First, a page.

Telling stories, roasting marshmallows, enjoying nature. Many childhood memories will be formed around a campfire this summer. To make sure all memories are happy ones, adults and children should follow safety precautions.

Campfires are the leading cause of children’s camping injuries, with burns accounting for 74% of injuries. Half of the children admitted to hospitals with burns are younger than 4 years old, according to Children’s Hospital of Wisconsin.

The following tips from fire and health experts can help keep children safe around campfires:

  • Always supervise children around fires.

  • Set a safety zone around the fire and designate a play area a safe distance away from the fire.

  • Never allow young children to build a fire or throw things into the fire, even with adult supervision.

  • Keep lighters and matches out of children’s reach and sight.

  • Teach children to stop, drop and roll if they or their clothing catches on fire.

Adults should watch children while roasting marshmallows, hold sticks for younger children and teach older kids to stand as far from the fire as possible, according to Children’s Hospital of Wisconsin. Children also should be told not to touch the end of the stick after it has been in the fire.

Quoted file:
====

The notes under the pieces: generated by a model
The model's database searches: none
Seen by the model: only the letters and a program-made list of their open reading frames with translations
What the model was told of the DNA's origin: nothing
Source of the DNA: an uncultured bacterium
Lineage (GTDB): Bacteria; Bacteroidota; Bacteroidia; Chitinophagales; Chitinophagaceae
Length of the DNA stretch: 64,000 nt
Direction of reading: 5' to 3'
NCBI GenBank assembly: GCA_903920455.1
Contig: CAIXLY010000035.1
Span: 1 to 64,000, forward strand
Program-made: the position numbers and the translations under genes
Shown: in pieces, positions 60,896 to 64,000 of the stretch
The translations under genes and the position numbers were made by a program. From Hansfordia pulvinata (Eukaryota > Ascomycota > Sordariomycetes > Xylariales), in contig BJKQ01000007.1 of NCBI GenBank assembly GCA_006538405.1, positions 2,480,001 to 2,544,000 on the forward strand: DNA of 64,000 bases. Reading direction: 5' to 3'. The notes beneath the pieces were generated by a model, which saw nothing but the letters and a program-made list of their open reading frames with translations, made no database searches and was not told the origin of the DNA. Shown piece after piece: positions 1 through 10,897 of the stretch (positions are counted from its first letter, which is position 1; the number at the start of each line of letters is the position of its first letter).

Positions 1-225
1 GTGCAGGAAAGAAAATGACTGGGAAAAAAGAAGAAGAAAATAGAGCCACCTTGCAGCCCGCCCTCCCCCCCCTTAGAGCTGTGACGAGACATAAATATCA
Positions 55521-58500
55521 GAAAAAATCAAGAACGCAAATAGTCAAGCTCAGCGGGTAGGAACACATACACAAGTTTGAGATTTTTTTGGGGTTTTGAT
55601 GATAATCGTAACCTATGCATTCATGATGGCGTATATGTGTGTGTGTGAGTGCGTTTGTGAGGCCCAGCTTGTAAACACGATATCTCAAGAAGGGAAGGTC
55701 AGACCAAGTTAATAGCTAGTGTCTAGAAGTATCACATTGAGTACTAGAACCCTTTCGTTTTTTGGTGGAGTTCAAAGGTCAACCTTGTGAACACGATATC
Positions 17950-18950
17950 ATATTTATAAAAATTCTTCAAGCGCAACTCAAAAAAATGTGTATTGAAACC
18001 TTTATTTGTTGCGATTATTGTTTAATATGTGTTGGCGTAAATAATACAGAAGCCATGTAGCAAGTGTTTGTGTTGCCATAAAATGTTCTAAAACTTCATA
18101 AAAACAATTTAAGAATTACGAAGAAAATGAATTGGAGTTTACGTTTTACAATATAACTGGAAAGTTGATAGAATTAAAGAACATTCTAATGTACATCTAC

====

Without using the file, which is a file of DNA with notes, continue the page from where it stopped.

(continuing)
Fire safety experts offer the following tips for building a safe fire:

  • When available, use designated fire pits to build fires.

  • Circle the fire pit with rocks, and clear a 5-foot area around it down to the soil.

  • Build a fire downwind from anything flammable, such as homes, tents or firewood, and avoid building the fire underneath overhanging tree branches.

  • Never use flammable liquid to start a fire.

  • Burn only natural vegetation.

  • Never leave a fire unattended.

  • Have water and a shovel nearby to extinguish a fire quickly.

When finished, make sure the campfire has been extinguished properly. Severe burns can be caused by leftover coals, which can remain hot for 24 hours. To extinguish a campfire, fire safety experts suggest drowning it with water, then stirring the fire with water and dirt until the ashes are cold to the touch.